#33 Us vs Who? (2000)

All Rights Reserved © 2000 Thomas W. Day

In the middle of my career, I had the incredible opportunity to work for a small company at the beginning of its success. Before I started with that company, it had survived for a little more than a decade without ever turning an annual profit. My employment began in the middle of the company's first profitable year, so I had the opportunity to be a part of the success (and to be rewarded accordingly). I also got to know the people and characteristics that had seen the company through the hard years.

One of the most obvious differences between this company and my previous employers was the concept of "enemies." We had 'em.

There were folks who we had never met that we outright hated. If we'd have caught them naked in a dark alley, with no witnesses, there's no telling what we'd have done.

Another cool thing about our particular industry was that we had domestic and international enemies. We were an equal opportunity, worldwide hater of people we didn't know.

On the surface, this probably seems pretty ethnocentric and parochial (and you thought I didn't know any multi-syllable words). It seemed necessary because every month was a fight for survival. Two bad months in a row could have set us all free to "pursue other options," to use the terms HR departments abuse in describing someone whose employment has been terminated.

Those enemies were taking money directly from our individual pockets. When one of our competitors came out with a new product that resulted in a drop in our monthly sales, we reacted like a hillbilly family hearing that a neighbor has destroyed the family still. We wanted revenge. We wanted the damn still/customers back. We were willing to resort to anything, within our power, to get it back.

Fortunately, none of our competitors were within shooting distance. Our only practical source of revenge was to make better products, provide better services, and steal some of their customers with whatever hook we could connive. In less than five years, we beat out several competitors. We killed a couple of them. We chased a couple of big names in Japanese electronics completely out of our market. Those were heady times, but they didn't last.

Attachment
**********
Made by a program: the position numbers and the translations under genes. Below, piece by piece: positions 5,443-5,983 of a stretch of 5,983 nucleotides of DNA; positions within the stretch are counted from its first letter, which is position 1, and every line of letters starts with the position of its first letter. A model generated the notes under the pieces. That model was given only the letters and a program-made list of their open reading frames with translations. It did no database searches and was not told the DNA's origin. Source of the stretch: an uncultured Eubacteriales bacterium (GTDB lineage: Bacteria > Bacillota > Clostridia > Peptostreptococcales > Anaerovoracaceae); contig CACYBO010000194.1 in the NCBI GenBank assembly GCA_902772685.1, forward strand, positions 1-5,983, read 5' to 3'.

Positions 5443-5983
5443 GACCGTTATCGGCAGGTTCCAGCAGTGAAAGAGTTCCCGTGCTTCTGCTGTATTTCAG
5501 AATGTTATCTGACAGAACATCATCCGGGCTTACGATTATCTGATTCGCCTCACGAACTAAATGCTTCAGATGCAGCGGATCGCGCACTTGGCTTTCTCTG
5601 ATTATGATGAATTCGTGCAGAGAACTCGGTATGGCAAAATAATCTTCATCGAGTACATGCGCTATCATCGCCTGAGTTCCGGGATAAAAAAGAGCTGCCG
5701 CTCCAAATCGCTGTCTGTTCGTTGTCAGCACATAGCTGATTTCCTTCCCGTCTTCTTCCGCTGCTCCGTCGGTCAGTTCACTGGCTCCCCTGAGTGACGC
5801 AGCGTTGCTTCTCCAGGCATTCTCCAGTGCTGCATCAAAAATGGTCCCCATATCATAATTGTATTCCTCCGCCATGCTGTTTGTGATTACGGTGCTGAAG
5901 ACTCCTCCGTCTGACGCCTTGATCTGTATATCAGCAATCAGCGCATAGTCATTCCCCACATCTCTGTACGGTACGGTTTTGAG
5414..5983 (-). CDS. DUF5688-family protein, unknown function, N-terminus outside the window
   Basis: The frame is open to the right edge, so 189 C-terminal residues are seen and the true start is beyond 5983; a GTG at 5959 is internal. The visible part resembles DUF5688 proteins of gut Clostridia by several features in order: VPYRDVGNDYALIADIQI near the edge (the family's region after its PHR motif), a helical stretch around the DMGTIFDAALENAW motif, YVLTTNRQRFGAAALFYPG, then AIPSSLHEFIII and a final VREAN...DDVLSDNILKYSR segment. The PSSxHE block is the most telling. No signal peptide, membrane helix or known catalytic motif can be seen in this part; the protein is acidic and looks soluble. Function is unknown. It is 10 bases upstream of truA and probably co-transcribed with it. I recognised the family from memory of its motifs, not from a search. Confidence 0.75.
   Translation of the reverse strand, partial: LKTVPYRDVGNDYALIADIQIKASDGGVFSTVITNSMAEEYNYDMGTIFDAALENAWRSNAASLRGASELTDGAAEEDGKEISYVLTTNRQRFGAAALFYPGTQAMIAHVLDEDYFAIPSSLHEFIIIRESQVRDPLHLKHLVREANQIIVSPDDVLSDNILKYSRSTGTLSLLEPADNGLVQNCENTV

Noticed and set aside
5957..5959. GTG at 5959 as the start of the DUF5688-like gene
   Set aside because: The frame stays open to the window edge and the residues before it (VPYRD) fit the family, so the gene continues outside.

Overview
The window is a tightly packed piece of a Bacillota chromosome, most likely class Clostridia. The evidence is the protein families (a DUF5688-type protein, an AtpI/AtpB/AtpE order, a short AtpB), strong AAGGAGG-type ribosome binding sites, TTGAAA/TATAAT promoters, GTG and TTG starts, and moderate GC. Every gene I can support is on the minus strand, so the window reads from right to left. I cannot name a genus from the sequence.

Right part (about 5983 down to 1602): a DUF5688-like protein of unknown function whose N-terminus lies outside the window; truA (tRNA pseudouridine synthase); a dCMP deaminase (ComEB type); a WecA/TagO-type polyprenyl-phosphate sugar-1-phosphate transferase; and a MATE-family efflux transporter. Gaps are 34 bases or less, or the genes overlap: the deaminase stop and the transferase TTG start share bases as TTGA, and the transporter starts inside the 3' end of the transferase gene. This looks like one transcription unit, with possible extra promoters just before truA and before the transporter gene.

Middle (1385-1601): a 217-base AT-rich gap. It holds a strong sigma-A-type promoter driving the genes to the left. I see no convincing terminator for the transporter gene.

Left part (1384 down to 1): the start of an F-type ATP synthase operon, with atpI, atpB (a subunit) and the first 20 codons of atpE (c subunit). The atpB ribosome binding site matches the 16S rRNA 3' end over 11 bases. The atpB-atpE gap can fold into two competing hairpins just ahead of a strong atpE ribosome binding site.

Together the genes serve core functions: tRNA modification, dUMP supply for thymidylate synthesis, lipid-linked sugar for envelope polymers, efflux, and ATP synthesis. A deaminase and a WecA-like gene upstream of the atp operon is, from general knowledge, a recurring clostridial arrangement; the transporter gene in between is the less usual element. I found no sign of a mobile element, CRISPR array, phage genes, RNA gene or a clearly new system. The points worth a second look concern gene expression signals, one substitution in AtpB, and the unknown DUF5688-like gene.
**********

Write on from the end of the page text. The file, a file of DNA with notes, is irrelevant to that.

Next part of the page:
In the beginning, it was impossible to tell the execs from the grunts without a program. After a dozen years of failure, the company's managers had been reduced to driving 10 year old cars and living in their parents' basements. We all wore the same jeans and tee-shirts to work. We all shared overcrowded, grungy offices without windows or secretaries. Every office had an "open door policy," because the only doors in the building were to the outside. We all used them to get in and out. A lot of meetings were held in the middle of the manufacturing floor, because that was the only space large enough to hold two people more than shared the office.

Then we "got rich." The first sign of success was that the execs decided we had enough money to hire a business consulting service. This "service" provided us with the corporate equivalent of an evil stepmother. We discovered that some people in the company were overworked and that others were hardly working. The consultant recommended punishing the innocent and promoting the guilty and useless. That provided the company with its first opportunity to engage in true Fortune 500, MBA-style back-stabbing and finger-pointing. Some of our execs discovered hidden talents. These new activities took hold of the exec's imaginations and became a fixture of the company's changing anti-character